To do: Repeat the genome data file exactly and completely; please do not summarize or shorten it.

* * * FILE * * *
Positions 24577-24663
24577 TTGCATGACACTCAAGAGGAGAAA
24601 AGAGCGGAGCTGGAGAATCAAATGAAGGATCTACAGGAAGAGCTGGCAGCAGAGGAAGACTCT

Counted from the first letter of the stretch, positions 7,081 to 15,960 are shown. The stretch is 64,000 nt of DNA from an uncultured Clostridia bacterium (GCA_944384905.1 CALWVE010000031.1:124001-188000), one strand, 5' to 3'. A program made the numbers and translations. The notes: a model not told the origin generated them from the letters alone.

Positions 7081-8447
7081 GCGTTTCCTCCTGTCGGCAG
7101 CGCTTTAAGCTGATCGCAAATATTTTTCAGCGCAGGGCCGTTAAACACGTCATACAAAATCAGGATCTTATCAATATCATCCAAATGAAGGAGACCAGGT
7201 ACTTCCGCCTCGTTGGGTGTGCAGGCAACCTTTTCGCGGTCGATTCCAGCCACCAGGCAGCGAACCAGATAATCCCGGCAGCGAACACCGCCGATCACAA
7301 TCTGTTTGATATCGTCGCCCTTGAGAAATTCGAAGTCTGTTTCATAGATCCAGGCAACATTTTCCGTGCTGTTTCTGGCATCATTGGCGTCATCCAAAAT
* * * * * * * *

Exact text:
Positions 24577-24663
24577 TTGCATGACACTCAAGAGGAGAAA
24601 AGAGCGGAGCTGGAGAATCAAATGAAGGATCTACAGGAAGAGCTGGCAGCAGAGGAAGACTCT

Counted from the first letter of the stretch, positions 7,081 to 15,960 are shown. The stretch is 64,000 nt of DNA from an uncultured Clostridia bacterium (GCA_944384905.1 CALWVE010000031.1:124001-188000), one strand, 5' to 3'. A program made the numbers and translations. The notes: a model not told the origin generated them from the letters alone.

Positions 7081-8447
7081 GCGTTTCCTCCTGTCGGCAG
7101 CGCTTTAAGCTGATCGCAAATATTTTTCAGCGCAGGGCCGTTAAACACGTCATACAAAATCAGGATCTTATCAATATCATCCAAATGAAGGAGACCAGGT
7201 ACTTCCGCCTCGTTGGGTGTGCAGGCAACCTTTTCGCGGTCGATTCCAGCCACCAGGCAGCGAACCAGATAATCCCGGCAGCGAACACCGCCGATCACAA
7301 TCTGTTTGATATCGTCGCCCTTGAGAAATTCGAAGTCTGTTTCATAGATCCAGGCAACATTTTCCGTGCTGTTTCTGGCATCATTGGCGTCATCCAAAAT